She did not say when the party took place, how many people attended or how long after the event was the man hospitalized with Covid-19, the disease caused by the coronavirus. The man was not publicly identified.

Oh. Well, it’s not like we’ve had questionable reports of COVID parties before, so I’m sure this is solid.

Some health experts and public officials have cast doubt over whether or to what extent “Covid parties” are really happening. County health officials in southeastern Washington State reported in May that they had evidence that at least two coronavirus cases were linked to one or more so-called Covid-19 parties, then quickly reversed themselves, saying that the parties may have been more innocent gatherings.

. . . .

In Alabama, reports that students were gathering to bet on who could get infected with the virus first — with the sickened winner taking home a pot of money — led to warnings from the University of Alabama to students about the parties’ risks, though the events could not be confirmed by state health officials.

A COVID party would be stupid. Don’t hold one. Don’t attend one. If such things exist.

But do they? Really?

Can’t we hear from the nurse directly instead of playing this game of telephone? If such a party really happened, and an attendee died, one would think that principles of “contact tracing” would cause the hospital to make every attempt to follow up with other attendees to warn them and get them tested. Or ask authorities to do so. But there is no hint of any such activity in the article. Indeed, there is no hint that the reporter bothered to ask these questions — or press for the details that Dr. Appleby did not volunteer, such as how many people had attended the party and when it had happened. There is no indication that an editor bothered to wonder why these questions had not been asked.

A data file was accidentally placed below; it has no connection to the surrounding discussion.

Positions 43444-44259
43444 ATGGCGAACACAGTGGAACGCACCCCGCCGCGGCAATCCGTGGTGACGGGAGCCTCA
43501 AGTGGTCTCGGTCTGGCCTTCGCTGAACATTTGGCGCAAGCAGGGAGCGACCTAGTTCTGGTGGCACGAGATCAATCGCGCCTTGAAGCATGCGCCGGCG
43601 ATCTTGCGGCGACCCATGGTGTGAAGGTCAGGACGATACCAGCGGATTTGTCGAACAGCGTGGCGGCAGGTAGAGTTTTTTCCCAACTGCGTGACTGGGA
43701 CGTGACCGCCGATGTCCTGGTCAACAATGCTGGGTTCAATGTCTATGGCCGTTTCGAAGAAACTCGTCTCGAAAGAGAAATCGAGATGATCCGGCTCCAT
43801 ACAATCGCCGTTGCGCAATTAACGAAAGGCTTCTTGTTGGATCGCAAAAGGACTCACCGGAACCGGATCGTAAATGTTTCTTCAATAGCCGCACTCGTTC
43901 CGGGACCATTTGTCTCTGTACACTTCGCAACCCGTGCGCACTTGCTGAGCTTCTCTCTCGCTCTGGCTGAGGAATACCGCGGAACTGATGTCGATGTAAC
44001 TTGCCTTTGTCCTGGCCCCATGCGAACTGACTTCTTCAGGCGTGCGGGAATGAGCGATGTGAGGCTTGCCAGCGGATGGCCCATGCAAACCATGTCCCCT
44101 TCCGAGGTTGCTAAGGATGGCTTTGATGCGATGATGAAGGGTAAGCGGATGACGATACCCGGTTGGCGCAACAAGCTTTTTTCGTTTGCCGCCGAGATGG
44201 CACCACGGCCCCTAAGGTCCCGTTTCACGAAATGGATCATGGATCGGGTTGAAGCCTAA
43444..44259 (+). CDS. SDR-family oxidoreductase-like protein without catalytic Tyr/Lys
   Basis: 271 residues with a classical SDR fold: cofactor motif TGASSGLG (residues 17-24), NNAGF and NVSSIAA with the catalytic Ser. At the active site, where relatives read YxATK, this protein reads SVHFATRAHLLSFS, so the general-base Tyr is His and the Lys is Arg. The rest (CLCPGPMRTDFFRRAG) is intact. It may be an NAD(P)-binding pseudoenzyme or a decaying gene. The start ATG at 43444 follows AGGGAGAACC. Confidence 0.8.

When I started reading the first couple of paragraphs of this article, I assumed it was true.

I think I made a mistake. I thought this wasn’t a hoax, but maybe it is.